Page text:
The mega-popular A-lister likely has access to the best scripts that Hollywood has to offer, but she still wasn’t seeing “anything [she was] excited about,” according to a new interview with Entertainment Weekly. So Bullock went to the one place she knew in filmmaking where she would be offered something worthy of her talents: roles for men. “Are there any male roles out there that [the filmmakers] don’t mind switching to female?” she asked around.
And that’s the origin story for “Our Brand is Crisis,” which focuses on the use of political dirty tricks developed stateside and imported to a Bolivian election to get a wealthy, out-of-touch candidate in office over a populist indigenous reformer. The historically based movie is based on Rachel Boynton’s documentary of the same name.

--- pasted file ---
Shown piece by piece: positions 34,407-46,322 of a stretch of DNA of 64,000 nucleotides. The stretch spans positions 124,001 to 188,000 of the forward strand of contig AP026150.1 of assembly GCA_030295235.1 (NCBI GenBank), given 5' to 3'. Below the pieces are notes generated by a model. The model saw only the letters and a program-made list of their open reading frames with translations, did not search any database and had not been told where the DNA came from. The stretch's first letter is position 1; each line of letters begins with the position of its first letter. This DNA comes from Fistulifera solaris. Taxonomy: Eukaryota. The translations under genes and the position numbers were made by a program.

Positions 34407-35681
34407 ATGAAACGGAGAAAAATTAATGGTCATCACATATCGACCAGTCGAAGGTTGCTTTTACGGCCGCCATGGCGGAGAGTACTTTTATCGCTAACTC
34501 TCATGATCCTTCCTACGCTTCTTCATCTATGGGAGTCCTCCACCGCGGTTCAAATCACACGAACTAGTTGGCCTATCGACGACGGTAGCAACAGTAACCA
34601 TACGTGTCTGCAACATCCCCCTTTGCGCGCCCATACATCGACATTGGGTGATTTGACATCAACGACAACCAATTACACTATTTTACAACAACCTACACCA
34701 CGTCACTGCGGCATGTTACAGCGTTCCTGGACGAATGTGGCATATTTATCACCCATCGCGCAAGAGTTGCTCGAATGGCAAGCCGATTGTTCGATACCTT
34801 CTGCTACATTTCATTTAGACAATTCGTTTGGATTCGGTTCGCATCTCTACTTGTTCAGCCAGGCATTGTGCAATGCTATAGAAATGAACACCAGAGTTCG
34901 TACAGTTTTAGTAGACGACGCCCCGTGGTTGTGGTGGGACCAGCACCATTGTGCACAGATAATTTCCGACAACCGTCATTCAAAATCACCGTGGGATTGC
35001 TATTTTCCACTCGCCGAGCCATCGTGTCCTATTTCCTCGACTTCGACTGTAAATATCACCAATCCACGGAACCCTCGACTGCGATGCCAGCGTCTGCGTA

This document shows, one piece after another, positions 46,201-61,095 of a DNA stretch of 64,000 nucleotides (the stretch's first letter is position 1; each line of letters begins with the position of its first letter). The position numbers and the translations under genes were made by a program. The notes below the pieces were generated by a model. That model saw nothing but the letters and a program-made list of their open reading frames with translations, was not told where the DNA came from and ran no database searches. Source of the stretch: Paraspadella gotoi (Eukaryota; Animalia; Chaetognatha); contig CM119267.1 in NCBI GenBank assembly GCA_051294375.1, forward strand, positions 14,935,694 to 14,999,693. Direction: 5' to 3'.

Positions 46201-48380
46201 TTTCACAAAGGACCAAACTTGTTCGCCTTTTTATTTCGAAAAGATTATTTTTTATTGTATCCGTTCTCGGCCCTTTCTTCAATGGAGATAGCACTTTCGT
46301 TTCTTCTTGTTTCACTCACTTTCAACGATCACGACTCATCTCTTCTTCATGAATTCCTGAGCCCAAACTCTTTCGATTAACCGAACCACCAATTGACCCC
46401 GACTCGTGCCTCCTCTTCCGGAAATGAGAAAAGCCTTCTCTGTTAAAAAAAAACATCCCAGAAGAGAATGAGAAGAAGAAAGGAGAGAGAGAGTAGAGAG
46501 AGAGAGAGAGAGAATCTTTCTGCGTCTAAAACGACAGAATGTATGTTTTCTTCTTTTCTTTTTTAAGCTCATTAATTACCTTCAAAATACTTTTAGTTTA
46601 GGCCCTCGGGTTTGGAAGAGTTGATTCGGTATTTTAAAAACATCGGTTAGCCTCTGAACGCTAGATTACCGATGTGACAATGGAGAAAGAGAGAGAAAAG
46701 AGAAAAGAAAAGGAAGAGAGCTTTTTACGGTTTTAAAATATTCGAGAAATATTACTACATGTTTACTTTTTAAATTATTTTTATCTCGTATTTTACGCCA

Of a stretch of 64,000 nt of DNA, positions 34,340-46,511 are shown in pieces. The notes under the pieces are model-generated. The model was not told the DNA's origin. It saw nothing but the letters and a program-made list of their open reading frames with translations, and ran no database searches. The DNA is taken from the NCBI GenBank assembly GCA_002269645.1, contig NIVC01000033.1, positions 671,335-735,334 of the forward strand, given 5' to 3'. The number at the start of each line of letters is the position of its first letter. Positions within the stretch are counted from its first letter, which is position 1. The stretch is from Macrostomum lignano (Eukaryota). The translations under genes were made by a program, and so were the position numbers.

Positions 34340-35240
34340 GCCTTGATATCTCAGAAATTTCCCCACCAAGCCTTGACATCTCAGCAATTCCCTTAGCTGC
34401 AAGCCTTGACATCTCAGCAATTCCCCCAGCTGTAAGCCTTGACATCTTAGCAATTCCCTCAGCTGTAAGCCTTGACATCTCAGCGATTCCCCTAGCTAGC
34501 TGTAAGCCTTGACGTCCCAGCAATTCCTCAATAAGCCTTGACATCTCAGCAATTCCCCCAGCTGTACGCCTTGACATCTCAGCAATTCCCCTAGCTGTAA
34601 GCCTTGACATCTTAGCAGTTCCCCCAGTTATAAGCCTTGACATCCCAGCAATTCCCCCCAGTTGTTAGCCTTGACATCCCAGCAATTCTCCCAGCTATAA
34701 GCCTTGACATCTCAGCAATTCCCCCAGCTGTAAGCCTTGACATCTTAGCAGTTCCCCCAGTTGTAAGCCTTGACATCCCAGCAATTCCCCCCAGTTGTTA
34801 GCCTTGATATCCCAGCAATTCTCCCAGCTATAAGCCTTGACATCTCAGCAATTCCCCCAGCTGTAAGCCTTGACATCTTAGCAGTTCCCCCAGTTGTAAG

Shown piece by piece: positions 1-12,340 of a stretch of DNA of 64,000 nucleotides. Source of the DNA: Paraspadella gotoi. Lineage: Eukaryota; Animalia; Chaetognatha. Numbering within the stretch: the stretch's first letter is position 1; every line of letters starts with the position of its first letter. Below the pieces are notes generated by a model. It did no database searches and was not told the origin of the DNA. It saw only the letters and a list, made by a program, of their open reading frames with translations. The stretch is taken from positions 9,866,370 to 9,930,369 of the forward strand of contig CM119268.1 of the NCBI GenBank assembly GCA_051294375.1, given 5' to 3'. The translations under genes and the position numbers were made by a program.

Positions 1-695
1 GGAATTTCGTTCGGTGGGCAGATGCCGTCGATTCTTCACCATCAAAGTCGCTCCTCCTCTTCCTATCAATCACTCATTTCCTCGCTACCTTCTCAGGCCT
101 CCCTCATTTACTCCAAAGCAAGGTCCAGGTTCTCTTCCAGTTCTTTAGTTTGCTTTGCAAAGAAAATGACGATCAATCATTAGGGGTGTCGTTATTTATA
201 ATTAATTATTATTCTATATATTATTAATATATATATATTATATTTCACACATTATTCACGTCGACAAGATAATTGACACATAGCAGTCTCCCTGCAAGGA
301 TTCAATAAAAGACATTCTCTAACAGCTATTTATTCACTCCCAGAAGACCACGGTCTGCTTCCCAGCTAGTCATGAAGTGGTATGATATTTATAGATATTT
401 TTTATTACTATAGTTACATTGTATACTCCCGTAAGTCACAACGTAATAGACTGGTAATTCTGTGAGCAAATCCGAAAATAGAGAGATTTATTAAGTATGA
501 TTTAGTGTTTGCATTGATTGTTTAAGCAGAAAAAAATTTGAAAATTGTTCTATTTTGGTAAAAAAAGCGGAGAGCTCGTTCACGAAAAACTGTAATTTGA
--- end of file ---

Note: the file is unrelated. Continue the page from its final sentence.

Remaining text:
George Clooney and his producing partner Grant Heslov had developed a fictional treatment as a star vehicle for the “Tomorrowland” star, but Bullock convinced Clooney to gender-flip the lead role. “She’s brilliant at the devious side of politics,” Bullock said of her character “Calamity” Jane Bodine, adding about the rest of the film’s political-strategist characters, “It’s all about the win for them, and probably not for the right reasons.”
It’s great that Bullock is using her celebrity clout to challenge the industry’s preconceived notions about what a female protagonist on screen can or should look like, especially in an environment where intrepid, interesting women like Bullock’s character in “Gravity” or Emily Blunt’s character in “Sicario” are being pressured by producers and investors to be turned into men.
“Our Brand is Crisis” will have its world premiere at TIFF and open on October 30.